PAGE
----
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Faith, hope and love; and the greatest of these is love. 1Cor 13:13

We have identified the three core values of identity, trust, gratitude and now we come to the last
core value of love. Scripture tells us that there are three things that last: faith, hope and love; and
the greatest of these is love. (1Cor 13:13) As God loves us, we love God. Love is the
requirement of the Christian. It is NOT optional.

I often remind people that love is also in our language as another word--it's called charity. When
people hear charity they immediately think money! When you think of love you don't think of
money. But we say faith, hope and love: faith, hope and charity. Charity and love are the same
thing; they are interchangeable. We use them all the time in theological context. But if you're
going to move it into a spiritual context, that means if you are going to love, you are going to
have to give.

Charity, therefore, is the requirement of a Christian. Love is not self-seeking. Love itself requires
one to give. One cannot love if all one does is receive, receive, receive. Think about it. If in our
family relationships, all that we do is receive, would we call that love? No. Love therefore,
requires us to give, to give of ourselves. To give time to God in prayer is an exceptional sign of
our love.

The good steward understands that our charitable giving is based upon the key idea that we have
a need to give before we give to a need. Our need to give is our response in love. We give back
what is not really ours. God does not want all of it back--not yet. He will, when we die. He does
not want half of it back, like the elderly man who won the million dollars was willing to do. No.
God asks a tithe back in thanksgiving for what God has done. He asks us to give of our time,
talent and treasure. As God loves us we love God. When God sees our response in love, God
gives us even more. God cannot be outdone in generosity.

The love we have for God is manifested in setting nothing before our relationship with him. Out
of love, our first priority is God. We don't let things get in the way. Remember, God made us; we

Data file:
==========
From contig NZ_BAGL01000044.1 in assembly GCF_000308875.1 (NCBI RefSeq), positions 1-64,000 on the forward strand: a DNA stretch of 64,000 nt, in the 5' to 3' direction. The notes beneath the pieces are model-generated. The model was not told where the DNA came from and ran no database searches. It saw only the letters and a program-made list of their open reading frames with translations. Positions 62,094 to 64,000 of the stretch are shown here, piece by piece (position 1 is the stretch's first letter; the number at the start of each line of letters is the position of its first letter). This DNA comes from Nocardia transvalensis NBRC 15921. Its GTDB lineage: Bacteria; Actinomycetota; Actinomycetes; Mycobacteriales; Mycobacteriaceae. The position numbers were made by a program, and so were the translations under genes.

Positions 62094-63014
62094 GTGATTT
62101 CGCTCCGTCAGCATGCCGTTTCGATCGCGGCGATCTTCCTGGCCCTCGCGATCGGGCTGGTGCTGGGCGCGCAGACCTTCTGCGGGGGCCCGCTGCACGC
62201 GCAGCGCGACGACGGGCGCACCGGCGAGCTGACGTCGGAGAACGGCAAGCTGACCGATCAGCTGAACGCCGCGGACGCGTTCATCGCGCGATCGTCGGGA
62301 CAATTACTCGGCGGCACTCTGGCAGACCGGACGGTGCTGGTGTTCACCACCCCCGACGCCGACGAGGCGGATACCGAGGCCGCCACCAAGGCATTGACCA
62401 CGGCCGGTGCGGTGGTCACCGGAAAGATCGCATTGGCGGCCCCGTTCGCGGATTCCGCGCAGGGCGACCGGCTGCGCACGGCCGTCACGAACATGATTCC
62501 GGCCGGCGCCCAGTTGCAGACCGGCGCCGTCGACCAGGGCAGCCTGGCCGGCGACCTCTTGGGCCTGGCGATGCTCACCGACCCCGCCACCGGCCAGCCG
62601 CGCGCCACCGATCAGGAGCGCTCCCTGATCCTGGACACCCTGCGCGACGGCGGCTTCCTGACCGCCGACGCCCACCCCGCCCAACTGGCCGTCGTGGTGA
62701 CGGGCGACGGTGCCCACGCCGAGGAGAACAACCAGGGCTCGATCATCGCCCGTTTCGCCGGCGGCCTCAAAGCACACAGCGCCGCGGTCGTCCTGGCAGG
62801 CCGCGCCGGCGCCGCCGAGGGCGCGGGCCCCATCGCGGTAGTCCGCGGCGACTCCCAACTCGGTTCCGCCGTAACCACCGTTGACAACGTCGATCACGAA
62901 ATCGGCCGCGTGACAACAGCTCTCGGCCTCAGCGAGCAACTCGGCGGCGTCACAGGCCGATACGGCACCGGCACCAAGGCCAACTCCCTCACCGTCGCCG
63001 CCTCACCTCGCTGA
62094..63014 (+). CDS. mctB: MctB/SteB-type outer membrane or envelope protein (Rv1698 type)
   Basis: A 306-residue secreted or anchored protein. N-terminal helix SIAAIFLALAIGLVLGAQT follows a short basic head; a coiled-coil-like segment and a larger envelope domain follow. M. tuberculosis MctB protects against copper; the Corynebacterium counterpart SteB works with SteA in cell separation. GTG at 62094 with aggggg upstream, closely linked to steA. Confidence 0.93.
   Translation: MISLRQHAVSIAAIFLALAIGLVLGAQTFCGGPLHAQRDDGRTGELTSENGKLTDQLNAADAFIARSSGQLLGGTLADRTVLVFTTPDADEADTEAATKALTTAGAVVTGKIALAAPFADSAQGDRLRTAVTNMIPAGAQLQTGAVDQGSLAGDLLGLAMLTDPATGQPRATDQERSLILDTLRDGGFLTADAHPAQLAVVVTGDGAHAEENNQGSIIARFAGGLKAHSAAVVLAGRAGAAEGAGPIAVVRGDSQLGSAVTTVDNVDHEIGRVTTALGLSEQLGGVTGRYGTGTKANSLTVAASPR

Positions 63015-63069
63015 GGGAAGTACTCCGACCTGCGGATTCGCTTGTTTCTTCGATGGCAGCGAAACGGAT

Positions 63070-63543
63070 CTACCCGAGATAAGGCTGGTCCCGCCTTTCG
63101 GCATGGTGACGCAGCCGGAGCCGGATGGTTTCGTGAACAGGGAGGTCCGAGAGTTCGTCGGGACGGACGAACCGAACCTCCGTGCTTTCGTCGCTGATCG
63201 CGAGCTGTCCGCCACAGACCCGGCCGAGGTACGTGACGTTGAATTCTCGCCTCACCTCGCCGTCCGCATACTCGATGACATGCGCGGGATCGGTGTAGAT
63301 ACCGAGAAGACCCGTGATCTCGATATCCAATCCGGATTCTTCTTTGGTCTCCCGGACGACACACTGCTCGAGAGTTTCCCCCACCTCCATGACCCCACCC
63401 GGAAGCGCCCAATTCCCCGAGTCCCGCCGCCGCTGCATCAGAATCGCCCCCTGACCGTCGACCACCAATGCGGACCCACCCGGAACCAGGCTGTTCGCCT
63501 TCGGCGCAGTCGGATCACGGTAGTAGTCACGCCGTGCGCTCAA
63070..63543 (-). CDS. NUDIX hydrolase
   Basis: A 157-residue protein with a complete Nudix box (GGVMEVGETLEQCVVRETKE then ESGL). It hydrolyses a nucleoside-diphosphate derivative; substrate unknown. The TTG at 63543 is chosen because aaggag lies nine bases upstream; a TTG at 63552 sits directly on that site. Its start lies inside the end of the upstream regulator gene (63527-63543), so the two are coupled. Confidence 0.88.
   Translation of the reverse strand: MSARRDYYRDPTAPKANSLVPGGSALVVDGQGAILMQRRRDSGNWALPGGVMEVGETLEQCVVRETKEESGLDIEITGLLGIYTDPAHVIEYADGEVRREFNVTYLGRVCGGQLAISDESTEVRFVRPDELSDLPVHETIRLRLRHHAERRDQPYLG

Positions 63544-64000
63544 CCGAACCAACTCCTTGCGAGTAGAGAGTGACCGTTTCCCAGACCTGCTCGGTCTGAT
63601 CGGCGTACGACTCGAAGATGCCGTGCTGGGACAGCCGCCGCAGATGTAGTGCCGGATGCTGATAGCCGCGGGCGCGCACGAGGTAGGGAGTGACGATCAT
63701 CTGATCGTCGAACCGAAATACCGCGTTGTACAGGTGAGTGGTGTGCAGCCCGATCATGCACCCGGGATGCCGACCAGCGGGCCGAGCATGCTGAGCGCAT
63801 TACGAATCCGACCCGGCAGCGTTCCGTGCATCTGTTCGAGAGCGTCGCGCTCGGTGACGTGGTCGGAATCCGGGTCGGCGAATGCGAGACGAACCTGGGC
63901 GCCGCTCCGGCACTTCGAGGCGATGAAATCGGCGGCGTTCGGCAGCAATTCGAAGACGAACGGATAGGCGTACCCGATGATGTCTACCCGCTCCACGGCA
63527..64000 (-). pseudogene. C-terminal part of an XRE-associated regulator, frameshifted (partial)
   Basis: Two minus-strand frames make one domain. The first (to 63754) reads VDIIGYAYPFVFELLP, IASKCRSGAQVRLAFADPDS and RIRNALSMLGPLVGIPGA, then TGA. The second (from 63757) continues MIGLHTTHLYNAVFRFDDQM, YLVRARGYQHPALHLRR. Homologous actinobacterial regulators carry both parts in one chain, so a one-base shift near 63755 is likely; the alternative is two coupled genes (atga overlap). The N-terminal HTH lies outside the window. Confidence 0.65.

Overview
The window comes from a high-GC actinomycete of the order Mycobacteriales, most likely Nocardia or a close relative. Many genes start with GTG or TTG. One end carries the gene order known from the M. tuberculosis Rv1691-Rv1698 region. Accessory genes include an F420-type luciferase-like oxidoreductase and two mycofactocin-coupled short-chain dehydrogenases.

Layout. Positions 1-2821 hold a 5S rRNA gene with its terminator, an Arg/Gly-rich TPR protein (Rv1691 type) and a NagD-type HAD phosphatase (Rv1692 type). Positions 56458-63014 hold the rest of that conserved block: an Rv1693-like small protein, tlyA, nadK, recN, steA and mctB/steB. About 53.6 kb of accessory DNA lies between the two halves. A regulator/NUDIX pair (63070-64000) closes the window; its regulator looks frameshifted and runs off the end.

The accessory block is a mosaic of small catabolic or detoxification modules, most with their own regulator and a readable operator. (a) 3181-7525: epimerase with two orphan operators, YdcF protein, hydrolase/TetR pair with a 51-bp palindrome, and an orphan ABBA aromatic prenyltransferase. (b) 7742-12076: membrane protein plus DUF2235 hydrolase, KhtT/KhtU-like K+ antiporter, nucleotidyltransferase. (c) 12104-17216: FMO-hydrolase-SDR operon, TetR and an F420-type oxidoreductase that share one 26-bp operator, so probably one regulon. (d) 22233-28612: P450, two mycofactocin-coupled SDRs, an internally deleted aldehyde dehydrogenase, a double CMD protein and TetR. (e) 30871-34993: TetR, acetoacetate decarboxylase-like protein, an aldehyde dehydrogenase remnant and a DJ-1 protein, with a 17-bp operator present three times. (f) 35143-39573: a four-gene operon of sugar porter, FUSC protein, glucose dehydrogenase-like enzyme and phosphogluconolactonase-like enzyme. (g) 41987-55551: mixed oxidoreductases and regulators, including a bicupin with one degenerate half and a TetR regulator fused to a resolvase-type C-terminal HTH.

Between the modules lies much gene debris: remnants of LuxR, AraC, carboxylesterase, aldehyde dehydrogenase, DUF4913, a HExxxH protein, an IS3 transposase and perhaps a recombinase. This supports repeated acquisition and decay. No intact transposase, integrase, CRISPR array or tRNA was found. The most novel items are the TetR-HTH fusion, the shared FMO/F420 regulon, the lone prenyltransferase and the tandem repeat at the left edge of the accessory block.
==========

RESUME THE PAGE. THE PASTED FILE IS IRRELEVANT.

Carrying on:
don't belong to ourselves. If we don't belong to ourselves, then the things we have are not even
ours. They are lent to us. Just as when we rent something, there is a real owner, and that owner is
God. This is particularly true when it comes to spending money entrusted to us. Put God first
before paying any bills or setting any money aside.

When we rent something, we have to return it, give it back. Renters can be careless, which shows
lack of respect for the owner. An even greater insult is for the renter to use an item and never to
return it. That's stealing from the owner. God is the owner, and we are the managers of his
treasure. God, however, says, "Keep 90%; use it even though it is not yours. Give back only
10%--a tithe." A tithe is not what's leftover, or the table droppings. It is the best portion, the first
portion. It is a sign of our love to give the very best.
I ask you wives, would it be love if all your husbands ever did was receive, receive, receive? No.
That's not love. You need to give. It must be mutual giving. That's what we believe marriage is.
It's a covenant of mutuality. It means you give and you receive. You receive and you give. You
learn how to give back and forth. And the requirement of the Christian is to love. The
requirement of the Christian is to give. You need to learn to give.

What do you give? Well, we believe there are a number of things you can give but we have
categorized these as time, talent and treasure. Often, we think that giving is optional. It is not
optional. Love requires us to give; it's part of loving. You can think your way through love, but
when you act your way through love you have to give of yourself. For those of you who are